TOKYO — Japan’s trade deficit surged 65 percent in 2013 to a record 11.47 trillion yen ($112 billion), as rising costs for imports outstripped growth in exports.
Provisional data show exports rose 9.5 percent to 69.8 trillion yen ($680.9 billion), while imports jumped 15 percent to 81.3 trillion yen ($793.2 billion).
Japan’s trade deficit in 2012 was 6.94 trillion yen. The deficit has been rising as costs for imports have surged with the weakening of the Japanese yen and increased purchases of foreign oil and gas to make up for the loss of nuclear power following the disaster in Fukushima due to the March 2011 earthquake and tsunami.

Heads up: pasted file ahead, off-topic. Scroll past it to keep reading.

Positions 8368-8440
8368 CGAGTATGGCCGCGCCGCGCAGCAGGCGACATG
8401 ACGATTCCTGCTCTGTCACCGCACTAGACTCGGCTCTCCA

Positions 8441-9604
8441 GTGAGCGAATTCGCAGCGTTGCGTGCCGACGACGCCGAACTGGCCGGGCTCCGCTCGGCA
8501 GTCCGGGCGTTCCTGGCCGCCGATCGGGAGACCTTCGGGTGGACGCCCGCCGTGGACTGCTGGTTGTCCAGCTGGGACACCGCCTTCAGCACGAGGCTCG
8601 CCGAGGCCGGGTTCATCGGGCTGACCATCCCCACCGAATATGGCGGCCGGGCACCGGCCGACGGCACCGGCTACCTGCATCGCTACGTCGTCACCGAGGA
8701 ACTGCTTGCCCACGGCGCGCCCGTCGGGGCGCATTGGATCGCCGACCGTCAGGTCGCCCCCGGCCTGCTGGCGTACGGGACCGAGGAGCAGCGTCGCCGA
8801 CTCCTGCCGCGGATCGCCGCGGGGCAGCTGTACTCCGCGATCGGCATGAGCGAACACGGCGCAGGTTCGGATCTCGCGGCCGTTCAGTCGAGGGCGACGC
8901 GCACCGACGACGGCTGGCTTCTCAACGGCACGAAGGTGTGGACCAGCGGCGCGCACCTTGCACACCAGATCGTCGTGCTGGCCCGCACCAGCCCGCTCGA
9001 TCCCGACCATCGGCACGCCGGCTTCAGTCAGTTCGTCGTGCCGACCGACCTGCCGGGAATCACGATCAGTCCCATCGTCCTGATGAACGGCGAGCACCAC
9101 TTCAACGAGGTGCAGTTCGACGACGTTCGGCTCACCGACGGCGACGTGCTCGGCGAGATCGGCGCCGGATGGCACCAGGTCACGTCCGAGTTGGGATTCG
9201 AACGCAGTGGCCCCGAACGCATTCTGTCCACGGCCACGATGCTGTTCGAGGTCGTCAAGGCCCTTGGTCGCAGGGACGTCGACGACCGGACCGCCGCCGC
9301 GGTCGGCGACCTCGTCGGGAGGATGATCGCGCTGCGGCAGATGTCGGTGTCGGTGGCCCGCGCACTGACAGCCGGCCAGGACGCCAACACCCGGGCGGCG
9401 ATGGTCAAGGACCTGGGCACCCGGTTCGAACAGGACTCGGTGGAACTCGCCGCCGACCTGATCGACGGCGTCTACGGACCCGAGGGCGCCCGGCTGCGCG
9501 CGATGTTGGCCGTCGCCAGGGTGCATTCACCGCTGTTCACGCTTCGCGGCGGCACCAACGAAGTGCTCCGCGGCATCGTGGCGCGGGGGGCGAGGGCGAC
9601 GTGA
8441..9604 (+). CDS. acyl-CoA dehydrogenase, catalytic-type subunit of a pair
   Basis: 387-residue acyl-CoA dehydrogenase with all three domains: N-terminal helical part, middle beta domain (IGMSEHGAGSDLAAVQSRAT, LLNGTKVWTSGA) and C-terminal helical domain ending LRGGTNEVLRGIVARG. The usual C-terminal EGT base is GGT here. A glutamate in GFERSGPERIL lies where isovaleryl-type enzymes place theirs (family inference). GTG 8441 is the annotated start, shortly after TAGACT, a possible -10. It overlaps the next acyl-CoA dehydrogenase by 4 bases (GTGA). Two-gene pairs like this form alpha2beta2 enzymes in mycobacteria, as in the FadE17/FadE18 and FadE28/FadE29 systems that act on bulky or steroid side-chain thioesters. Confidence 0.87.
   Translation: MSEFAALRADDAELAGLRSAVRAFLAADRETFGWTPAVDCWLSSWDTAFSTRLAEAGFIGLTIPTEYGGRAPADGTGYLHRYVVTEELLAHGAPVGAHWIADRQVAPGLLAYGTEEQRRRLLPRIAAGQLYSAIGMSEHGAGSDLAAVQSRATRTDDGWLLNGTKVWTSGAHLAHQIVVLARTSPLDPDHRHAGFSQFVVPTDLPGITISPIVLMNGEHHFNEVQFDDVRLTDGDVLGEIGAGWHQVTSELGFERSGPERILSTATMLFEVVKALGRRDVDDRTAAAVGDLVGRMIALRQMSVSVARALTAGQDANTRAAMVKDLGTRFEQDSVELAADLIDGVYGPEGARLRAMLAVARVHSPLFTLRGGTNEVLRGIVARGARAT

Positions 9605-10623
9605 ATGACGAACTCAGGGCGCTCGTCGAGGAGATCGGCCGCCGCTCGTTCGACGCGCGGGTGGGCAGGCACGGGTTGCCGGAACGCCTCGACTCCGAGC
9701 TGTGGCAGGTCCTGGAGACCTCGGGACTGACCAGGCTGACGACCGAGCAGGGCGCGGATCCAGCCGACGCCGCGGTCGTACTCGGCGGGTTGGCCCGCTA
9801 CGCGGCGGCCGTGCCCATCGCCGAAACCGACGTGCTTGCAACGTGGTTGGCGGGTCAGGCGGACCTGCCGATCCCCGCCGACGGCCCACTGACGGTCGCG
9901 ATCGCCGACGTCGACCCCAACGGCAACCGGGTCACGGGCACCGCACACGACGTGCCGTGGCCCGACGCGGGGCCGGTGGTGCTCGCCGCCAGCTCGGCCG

December’s deficit was 1.3 trillion yen ($12.7 billion).
The worse-than-expected trade data coincided with a flurry of selling on Tokyo Stock Exchange, where the benchmark Nikkei 225 tumbled 2.8 percent, dropping below 15,000 for the first time in two months following last week’s selloffs in Europe and the U.S.
Japanese share prices tend to rise when the yen weakens since a cheaper yen can boost profits for exporters. But the yen, which had been trading above 104 to the U.S. dollar, had strengthened to about 102 to the dollar early Monday, driven higher by worries over emerging market currencies.